Monday, February 05, 2018

On language and color perception

THE ANCIENT NEAR EAST TODAY: The Missing Shade of Blue (Shiyanthi Thavaplan).
Why did many languages only have a single word to designate both ‘green’ and ‘blue’? What does it mean when a language like Akkadian does not have an abstract word for the color ‘blue’? Could Akkadian-speakers nonetheless see and conceptualize ‘blueness’? Equally puzzling was the contrast between the ubiquitous use of colorful substances and objects and the relative dearth of terms or expressions for color. Ethnological data combined with research in cognitive sciences eventually demonstrated that color was a culturally determined and culturally constructed phenomenon. In many societies, words for things like luminosity, transparency, the contrast between wetness/desiccation, patterns and even psycho-emotional values are considered color terms. Different cultures make sense of color differently.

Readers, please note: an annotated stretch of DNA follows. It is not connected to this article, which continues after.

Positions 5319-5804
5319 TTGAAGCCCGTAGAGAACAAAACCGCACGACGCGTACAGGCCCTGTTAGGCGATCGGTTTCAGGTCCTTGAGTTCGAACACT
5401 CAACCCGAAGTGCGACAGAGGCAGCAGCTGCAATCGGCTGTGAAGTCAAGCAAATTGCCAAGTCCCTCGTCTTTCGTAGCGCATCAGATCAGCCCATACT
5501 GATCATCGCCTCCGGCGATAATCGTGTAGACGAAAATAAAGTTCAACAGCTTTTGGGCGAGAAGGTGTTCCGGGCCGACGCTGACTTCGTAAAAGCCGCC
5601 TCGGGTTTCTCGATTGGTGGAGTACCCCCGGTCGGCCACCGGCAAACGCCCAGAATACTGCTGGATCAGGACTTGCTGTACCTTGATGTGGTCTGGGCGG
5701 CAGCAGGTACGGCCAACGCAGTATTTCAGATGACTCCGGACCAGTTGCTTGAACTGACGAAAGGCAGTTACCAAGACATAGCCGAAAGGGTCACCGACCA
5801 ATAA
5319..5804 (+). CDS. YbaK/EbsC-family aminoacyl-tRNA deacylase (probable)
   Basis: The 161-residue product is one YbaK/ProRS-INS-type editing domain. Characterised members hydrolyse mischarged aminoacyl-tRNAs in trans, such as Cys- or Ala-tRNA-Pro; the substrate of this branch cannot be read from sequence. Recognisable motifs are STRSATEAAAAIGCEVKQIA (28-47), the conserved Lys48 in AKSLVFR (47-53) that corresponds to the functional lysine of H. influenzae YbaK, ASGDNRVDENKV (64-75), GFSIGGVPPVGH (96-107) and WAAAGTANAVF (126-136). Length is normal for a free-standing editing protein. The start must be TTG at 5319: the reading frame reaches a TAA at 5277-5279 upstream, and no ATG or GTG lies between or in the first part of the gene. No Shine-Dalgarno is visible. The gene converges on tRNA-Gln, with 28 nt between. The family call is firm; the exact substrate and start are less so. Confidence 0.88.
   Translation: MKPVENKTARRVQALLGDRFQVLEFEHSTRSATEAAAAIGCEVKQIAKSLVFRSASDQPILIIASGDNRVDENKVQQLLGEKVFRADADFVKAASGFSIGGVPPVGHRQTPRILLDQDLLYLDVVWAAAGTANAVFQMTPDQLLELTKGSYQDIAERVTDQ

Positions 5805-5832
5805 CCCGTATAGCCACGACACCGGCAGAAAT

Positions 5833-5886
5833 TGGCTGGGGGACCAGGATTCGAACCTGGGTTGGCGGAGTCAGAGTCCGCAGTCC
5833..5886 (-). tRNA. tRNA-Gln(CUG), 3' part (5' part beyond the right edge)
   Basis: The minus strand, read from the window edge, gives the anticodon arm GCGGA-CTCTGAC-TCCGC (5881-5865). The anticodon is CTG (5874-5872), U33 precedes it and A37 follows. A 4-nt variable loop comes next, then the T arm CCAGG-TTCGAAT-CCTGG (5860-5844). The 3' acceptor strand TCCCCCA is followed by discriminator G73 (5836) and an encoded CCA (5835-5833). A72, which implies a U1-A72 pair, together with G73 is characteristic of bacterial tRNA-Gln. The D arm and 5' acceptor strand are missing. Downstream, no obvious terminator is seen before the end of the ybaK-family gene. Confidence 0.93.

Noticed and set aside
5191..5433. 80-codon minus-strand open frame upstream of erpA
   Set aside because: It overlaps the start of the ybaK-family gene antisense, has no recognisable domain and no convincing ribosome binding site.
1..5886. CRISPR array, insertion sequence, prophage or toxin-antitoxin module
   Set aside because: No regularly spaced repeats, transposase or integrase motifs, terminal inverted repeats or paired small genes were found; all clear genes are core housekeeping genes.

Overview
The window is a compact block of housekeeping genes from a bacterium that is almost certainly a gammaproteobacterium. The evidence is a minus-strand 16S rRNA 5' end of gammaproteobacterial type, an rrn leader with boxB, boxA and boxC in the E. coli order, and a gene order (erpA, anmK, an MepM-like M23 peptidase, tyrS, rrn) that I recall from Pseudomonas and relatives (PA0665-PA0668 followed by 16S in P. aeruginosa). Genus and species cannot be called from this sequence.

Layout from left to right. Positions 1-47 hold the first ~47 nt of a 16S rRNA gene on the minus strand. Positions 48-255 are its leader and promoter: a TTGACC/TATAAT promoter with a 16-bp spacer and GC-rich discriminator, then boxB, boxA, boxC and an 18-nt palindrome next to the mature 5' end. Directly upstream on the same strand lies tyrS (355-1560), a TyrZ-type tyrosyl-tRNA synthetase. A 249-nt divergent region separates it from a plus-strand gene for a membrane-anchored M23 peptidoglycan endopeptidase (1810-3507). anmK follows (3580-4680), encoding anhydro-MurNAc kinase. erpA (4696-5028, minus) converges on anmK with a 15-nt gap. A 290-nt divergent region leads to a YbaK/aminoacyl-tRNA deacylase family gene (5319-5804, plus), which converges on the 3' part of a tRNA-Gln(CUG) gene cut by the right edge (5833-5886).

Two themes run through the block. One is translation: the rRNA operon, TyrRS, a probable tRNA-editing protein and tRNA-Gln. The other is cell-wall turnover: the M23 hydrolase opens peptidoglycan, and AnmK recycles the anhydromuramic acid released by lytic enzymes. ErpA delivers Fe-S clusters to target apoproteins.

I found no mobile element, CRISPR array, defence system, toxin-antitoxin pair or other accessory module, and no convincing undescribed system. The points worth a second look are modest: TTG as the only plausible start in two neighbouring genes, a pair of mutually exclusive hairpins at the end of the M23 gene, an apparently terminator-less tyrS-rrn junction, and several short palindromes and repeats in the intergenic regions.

PaleoJudaica has noted past articles on this subject here and here. This one gives lots of illustrated examples from the ancient Akkadian language.

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